Written by Heather Lash
For many people, consuming food is one of the best parts of each day. The act of eating provides for most, a moment to rest, spend time with family, and relate to others. It is especially pleasing for individuals who enjoy preparation and cooking of foodstuffs. And while the act of eating is universal, it is not associated with positive connotations for all people. In fact, the way a person is shaped and influenced by their cultural norms and traditions influences the way they associate with food, foodstuffs, and foodways. Foodways – the cultural, economic, political, and social aspects involved in the act of eating – influence the production and consumption of food-related materials. These overlapping spheres of influence effect the creation and continuation of foodways and food traditions within cultures.
By focusing on the daily act of eating, and all processes involved in production and consumption of food, the agency of communities and individuals can be illuminated. Reconstructing food processes contributes to better understanding one aspect of daily life that introduces choice based on preference. In my thesis, “Foodways of Pre- and Post-Emancipation African Americans at James Madison’s Montpelier: A Zooarchaeological Analysis of Food Preference and Food Access,” I explore African foodways through Zooarchaeological identification and analysis. By matching each bone to IUPs Zooarchaeological Comparative Collection, and determining the presence and absence of different animals in the collection, Trends describing preference of food and access to foodstuffs can be clearly differentiated. At James Madison’s house, Montpelier, located in Virginia, the need exists for pre- and post- emancipation subsistence practices to be contrasted, compared, and evaluated. Therefore, detailing differences and similarities between one group of enslaved individuals and one free family across the Montpelier property can also delineate post-Emancipation effects on food procurement and the utilization of foodstuffs.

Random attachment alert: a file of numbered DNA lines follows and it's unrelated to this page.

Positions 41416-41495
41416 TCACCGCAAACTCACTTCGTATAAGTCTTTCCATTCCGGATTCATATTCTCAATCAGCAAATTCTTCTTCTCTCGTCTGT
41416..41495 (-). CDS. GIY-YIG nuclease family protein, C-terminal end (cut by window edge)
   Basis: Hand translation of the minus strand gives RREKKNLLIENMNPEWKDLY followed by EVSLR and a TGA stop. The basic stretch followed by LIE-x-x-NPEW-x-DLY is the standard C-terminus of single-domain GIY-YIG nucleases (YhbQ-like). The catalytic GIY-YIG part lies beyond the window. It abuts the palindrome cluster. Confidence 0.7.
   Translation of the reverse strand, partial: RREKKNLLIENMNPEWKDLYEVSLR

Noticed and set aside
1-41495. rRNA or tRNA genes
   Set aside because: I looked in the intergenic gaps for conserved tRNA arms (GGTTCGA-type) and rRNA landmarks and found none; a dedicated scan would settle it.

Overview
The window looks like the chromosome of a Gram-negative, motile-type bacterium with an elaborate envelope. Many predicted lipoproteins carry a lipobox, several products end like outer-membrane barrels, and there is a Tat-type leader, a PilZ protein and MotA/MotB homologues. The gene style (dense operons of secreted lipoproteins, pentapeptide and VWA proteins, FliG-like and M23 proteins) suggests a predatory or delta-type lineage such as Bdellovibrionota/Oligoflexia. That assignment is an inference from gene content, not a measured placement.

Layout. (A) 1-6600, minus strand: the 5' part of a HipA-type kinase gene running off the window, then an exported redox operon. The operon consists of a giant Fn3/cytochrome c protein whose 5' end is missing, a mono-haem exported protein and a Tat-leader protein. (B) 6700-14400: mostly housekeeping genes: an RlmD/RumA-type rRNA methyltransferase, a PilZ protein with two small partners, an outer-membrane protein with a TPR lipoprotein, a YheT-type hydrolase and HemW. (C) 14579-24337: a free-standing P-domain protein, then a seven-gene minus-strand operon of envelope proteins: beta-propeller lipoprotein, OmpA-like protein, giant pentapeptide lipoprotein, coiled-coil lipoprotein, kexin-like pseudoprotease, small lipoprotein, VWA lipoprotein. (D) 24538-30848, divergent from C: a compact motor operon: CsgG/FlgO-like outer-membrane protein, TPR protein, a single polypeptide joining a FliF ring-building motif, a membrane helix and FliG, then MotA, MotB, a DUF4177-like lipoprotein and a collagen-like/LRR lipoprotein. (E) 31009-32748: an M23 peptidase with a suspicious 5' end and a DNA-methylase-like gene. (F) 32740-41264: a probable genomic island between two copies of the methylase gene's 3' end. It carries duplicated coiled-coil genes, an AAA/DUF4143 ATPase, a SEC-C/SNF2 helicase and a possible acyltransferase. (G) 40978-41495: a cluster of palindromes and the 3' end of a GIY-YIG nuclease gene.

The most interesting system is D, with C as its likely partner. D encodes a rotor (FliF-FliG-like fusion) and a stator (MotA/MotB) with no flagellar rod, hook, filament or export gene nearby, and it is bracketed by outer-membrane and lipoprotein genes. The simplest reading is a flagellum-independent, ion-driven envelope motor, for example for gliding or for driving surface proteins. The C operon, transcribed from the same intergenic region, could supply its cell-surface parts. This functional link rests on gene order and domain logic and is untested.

The Montpelier plantation is located in Orange, Virginia, about 30 miles north of Charlottesville. The main house was built by James Madison Sr. and then later occupied by former President, James Madison Jr., and his family from 1764 to 1844. Throughout their “Retirement Period” (1809-1844), the period of significance for this research, James and Dolley Madison hosted guests for celebrations and cookouts. Preparation of the festivities were facilitated by their three groups of enslaved individuals—domestic enslaved individuals, artisans, and field hands (Reeves and Greer 2012:73). These enslaved individuals formed a large community across the plantation before emancipation, 1764 to 1860. After emancipation, formerly enslaved individuals, such as George Gilmore, were responsible for their own subsistence. This juxtaposition of two time periods provides a comparison for pre- and post- emancipation food preference and consumption trends.
Modification of food was a very important way of continuing and reinforcing traditions. The application of African traditions to foodstuffs, food preparation, and food consumption due to the repetition of social actions (i.e. tradition), resulted in an identity linked to food. This Africanization, recognized as the modification of available resources, applied to foodways, and contributed to a phenomena that embodies much of the South, and is known as “Soul Food.” Focusing on Enslaved African and Black Freedman culture helps provide an outlet for African voices; individuals overlooked as creators of their own history and culture. Overall, foodways help conceptualize the story of perseverance and strength of pre- and post- emancipation families.